Crime Library: Criminal Minds and Methods

Arthur Shawcross, the Genessee River Strangler

The Dumping Ground

Many people were involved in this case and have written about it or produced it in various forms.  Not all of the accounts agree on the details, so those who had firsthand involvement are accorded more credibility than those who received documents.  Gregg McCrary was called into it from the FBI as a behavioral profiler, while former FBI special agent Robert Ressler evaluated certain aspects of it.  Dorothy Lewis and Joel Norris were both invited into the case, and both addressed their participation in separate books, while Mark Olshaker made an award-winning film production for NOVA.  Jack Olsen, a true crime writer, added his own rendition with The Misbegotten Son, the longest account of the case ever produced and including detailed comments from many participants.

Nothing much happened during successive months after the discovery of Dorothy Blackburn and her murder remained unsolved.  Several more prostitutes were killed during the summer of 1989, although none of the cases seemed clearly linked to one another and none seemed unusual.  One woman had been dumped along the roadway on an exit ramp, another shot, and a third one killed by a car in a way that looked suspicious.

Then the police had reason to sit up and take notice.  On September 9, a man looking for empty bottles to sell came across another set of remains.  He spotted a bone sticking up and believed it was from a dead deer, but upon closer inspection saw a pile of clothing, so he knew what he'd found and he reported it. 

This woman had apparently floated upriver, as Joel Norris describes it, until construction debris had snagged her in place.  No one had seen her there, and she had decomposed quite a bit, making it difficult for Dr. Forbes to offer a cause of death, although he listed it as probable asphyxia.  There were no knife or gunshot wounds evident in the bones.  But who was she?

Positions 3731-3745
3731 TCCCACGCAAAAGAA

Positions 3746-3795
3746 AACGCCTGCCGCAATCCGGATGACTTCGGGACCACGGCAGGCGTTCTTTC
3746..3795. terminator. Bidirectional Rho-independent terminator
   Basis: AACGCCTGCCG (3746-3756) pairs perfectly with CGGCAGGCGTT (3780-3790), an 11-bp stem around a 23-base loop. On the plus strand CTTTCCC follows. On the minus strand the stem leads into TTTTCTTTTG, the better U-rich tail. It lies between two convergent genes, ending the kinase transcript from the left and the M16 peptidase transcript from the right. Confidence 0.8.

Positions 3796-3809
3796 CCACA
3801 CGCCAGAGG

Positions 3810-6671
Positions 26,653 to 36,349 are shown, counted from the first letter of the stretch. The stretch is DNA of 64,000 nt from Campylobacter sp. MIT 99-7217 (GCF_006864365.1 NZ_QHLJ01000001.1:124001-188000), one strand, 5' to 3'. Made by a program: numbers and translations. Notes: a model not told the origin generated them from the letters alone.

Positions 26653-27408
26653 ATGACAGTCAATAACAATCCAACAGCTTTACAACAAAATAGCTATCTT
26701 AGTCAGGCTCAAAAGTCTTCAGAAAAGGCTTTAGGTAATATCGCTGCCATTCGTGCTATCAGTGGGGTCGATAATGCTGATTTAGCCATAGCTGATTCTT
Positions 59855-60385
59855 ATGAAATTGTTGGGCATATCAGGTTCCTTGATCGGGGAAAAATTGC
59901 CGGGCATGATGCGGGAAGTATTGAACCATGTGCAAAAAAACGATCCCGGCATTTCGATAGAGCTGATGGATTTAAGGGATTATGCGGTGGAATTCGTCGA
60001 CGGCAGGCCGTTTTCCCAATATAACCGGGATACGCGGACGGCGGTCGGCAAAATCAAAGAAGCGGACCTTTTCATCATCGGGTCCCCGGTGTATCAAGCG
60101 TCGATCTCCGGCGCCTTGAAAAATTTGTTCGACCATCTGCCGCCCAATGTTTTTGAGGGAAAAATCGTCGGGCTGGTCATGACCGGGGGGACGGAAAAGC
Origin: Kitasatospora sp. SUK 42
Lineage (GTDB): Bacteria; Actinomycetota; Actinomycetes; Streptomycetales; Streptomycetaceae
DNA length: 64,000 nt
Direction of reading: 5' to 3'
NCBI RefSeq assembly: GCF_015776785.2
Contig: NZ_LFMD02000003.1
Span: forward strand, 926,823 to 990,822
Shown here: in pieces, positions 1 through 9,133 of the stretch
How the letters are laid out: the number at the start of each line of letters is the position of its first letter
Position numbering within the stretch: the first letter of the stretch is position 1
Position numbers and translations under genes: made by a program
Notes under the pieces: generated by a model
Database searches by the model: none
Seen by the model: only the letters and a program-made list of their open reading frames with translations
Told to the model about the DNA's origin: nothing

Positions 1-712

According to Jack Olsen in The Misbegotten Son, the police found 138 possible match-ups for identity purposes from reports of missing women, but all were eventually eliminated.  Unable to identify her or to find someone like her as being reported missing from the area, the police hired William Rodriguez III, a forensic anthropologist; to use the victim's skull to reconstruct what her face had looked like.  It is a long, involved process to provide a distinct face from bone, but he produced a clay bust and added a wig and fake eyeballs, and they took a photograph of the final product   and published it  in  local papers.  The victim's distraught father identified her as Anna Steffen, and dental records confirmed it.  The man believed a drug dealer or pimp had killed her.

Her body had been discovered far away from where Blackburn's had been found, so while their manner of death and disposal may have been similar, no one was talking about a multiple killer.

On Saturday, October 21, six weeks later, three sportsmen from Pennsylvania went into the Gorge and came across the remains of a decomposing headless corpse, mostly bones, hidden in tall grass along the riverbank. Her neck was broken and the cause of her death was difficult to determine, but it seemed to have been done by blunt impact with something.

As her remains were collected, Norris writes, nobody realized that the killer was standing nearby, watching.  He appeared to be just an ordinary fisherman, someone who frequented the area, so no one gave him a thought. 

Olsen says that an employee of a county jail read about the discovery and reported that a homeless woman named Dorothy Keeler, age 60, had not been seen in some time.  Again the remains were given to the anthropologist and the identity was made.

Six days after that one, nearing Halloween, a boy retrieving a ball saw a foot sticking out from beneath a pile of debris and cardboard near a YMCA that was not far from the Gorge.  He summoned the police, who uncovered a decomposing, maggot-infested corpse, dressed in black pants and a sweater.  The dead woman turned out to be Patty Ives, a once-pretty Lyell Avenue prostitute whose loss made her pimp cry.  He was not a viable suspect.